It happens thousands of times every month in conference rooms around the world. The board of a company gets together to meet and one of the administrative topics to cover is approval of option grants for new employees as well as existing ones who are getting additional grants. It is usually a non-controversial process (although we’ve sat in on some interesting discussions over the years….).
In preparing for this someone on the executive team will prepare a spreadsheet or put together a presentation slide with basic information for the grants including employee name, title, and number of options proposed. Unfortunately these sheets usually leave out a information that would be helpful to the board in reviewing the proposed grants, and as a result can lead to a longer than necessary discussion. These sheets are also an administrative hassle as they often get recreated from scratch for each meeting.
In an effort to help startups save time on this task while improving the process used for it, we have attached an Options Approval Template we recommend using for board meetings. We reviewed this with a number of experienced board members and finance executives, and believe it contains the fields of information most commonly desired when evaluating option grants. It’s not perfect, but based on the review it is a far sight better than what is generally used today.
The spreadsheet includes two templates; the second is a slightly abbreviated version of the first and you should determine which is the most appropriate for your specific situation. The shorter template removes compensation and related fields and may be appropriate if you have people in the meeting who should not see that data, or if you do not feel the board would want to know those details.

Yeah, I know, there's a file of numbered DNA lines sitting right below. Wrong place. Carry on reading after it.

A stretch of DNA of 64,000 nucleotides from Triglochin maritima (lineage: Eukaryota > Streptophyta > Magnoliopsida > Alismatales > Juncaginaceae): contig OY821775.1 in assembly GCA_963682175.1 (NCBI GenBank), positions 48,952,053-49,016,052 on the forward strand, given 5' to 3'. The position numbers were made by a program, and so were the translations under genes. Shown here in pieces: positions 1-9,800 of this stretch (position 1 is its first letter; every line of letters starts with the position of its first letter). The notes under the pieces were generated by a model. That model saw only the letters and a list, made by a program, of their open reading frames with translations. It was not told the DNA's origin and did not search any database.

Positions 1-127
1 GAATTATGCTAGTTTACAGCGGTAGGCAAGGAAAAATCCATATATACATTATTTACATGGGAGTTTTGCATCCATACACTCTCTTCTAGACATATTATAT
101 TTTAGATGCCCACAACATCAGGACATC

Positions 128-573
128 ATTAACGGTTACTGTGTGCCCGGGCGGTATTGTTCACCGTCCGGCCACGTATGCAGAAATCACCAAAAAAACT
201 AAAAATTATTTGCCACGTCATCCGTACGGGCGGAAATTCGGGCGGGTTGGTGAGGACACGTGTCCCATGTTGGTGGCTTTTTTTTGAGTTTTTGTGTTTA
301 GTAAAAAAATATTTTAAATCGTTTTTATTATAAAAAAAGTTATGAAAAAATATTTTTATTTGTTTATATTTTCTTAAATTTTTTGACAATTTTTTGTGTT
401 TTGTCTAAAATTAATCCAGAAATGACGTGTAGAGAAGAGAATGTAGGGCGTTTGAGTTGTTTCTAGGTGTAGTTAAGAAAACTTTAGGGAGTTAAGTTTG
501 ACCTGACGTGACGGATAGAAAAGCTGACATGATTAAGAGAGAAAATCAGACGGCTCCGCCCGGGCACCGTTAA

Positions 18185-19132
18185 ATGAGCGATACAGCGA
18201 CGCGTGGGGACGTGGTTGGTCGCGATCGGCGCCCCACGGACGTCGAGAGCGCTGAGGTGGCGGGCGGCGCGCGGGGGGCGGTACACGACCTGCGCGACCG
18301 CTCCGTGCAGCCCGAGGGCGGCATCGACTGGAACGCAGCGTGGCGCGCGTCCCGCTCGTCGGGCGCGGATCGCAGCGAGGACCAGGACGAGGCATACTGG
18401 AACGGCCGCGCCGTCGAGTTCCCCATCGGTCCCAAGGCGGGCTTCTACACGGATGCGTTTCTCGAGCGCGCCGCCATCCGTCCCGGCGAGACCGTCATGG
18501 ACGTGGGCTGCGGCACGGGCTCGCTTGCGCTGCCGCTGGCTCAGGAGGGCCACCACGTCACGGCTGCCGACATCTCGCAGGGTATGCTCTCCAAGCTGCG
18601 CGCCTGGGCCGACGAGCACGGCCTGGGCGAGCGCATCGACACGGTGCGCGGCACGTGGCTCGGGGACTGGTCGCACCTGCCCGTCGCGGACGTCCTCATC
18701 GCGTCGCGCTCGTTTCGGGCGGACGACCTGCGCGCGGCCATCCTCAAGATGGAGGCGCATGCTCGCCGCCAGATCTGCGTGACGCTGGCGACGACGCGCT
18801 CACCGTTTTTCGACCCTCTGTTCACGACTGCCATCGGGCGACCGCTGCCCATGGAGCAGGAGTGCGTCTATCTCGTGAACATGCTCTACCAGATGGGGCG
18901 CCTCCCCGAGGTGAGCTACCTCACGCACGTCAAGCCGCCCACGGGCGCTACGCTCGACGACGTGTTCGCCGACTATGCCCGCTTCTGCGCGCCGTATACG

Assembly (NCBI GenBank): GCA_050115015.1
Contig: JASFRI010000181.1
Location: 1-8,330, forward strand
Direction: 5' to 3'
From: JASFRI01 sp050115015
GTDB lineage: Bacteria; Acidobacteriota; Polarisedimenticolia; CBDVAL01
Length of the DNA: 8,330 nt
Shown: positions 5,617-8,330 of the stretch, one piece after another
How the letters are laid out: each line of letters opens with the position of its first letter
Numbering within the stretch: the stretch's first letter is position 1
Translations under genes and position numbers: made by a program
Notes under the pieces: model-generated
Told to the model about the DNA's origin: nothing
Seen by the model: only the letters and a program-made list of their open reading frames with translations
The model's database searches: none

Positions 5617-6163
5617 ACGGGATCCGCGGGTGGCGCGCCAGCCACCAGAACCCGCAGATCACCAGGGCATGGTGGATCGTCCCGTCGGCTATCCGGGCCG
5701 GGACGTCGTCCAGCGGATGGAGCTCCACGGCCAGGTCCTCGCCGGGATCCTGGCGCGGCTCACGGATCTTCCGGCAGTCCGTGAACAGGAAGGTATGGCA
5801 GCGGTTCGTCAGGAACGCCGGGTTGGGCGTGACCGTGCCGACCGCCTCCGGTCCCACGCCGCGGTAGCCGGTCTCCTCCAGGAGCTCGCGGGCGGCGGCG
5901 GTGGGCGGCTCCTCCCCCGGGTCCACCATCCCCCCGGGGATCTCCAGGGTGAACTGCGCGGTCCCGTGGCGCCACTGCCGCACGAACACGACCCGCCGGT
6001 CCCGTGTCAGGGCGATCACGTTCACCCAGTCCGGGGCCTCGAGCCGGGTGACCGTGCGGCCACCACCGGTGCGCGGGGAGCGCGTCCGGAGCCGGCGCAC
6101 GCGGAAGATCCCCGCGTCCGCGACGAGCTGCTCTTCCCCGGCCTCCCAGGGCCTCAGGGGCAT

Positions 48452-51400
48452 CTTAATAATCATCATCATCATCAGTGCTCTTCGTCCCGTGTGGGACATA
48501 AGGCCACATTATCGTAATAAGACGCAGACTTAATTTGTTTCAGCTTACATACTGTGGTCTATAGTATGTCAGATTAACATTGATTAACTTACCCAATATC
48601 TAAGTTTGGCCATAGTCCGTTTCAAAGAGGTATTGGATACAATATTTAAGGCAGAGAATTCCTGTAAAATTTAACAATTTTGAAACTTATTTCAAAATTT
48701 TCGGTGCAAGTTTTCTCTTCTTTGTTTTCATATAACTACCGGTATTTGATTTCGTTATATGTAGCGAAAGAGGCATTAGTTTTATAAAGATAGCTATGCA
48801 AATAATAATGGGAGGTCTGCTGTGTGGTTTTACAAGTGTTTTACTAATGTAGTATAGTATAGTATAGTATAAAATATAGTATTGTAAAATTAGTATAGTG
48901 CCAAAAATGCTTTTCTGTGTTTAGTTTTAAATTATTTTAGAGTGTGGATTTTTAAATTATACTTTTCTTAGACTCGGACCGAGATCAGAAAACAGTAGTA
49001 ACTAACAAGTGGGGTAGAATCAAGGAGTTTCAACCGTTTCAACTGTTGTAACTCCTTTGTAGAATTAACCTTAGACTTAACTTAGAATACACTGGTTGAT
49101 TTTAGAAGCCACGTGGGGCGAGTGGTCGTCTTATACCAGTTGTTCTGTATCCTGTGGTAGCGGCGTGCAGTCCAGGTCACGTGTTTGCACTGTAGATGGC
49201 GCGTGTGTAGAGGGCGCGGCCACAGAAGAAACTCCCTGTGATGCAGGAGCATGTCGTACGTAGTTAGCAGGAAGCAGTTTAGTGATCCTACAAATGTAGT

The first tab of the spreadsheet provides definitions and quick instructions for how to work with the templates and information on each of the fields. The instructions are based on the detailed template but it should be simple to recognize the parts to ignore if you use the shorter form. The second tab is the full template itself. The third tab is the abbreviated template. The fourth tab is an example with the template filled out which you can delete after reviewing. We recommend you copy the template as a new tab in the spreadsheet and give this copy a name related to the date of the meeting for which it will be used. Create a new tab for each meeting so eventually the spreadsheet will have a tab for each of the board meetings where options were approved.
This article originally appeared as a guest post on CapGenius.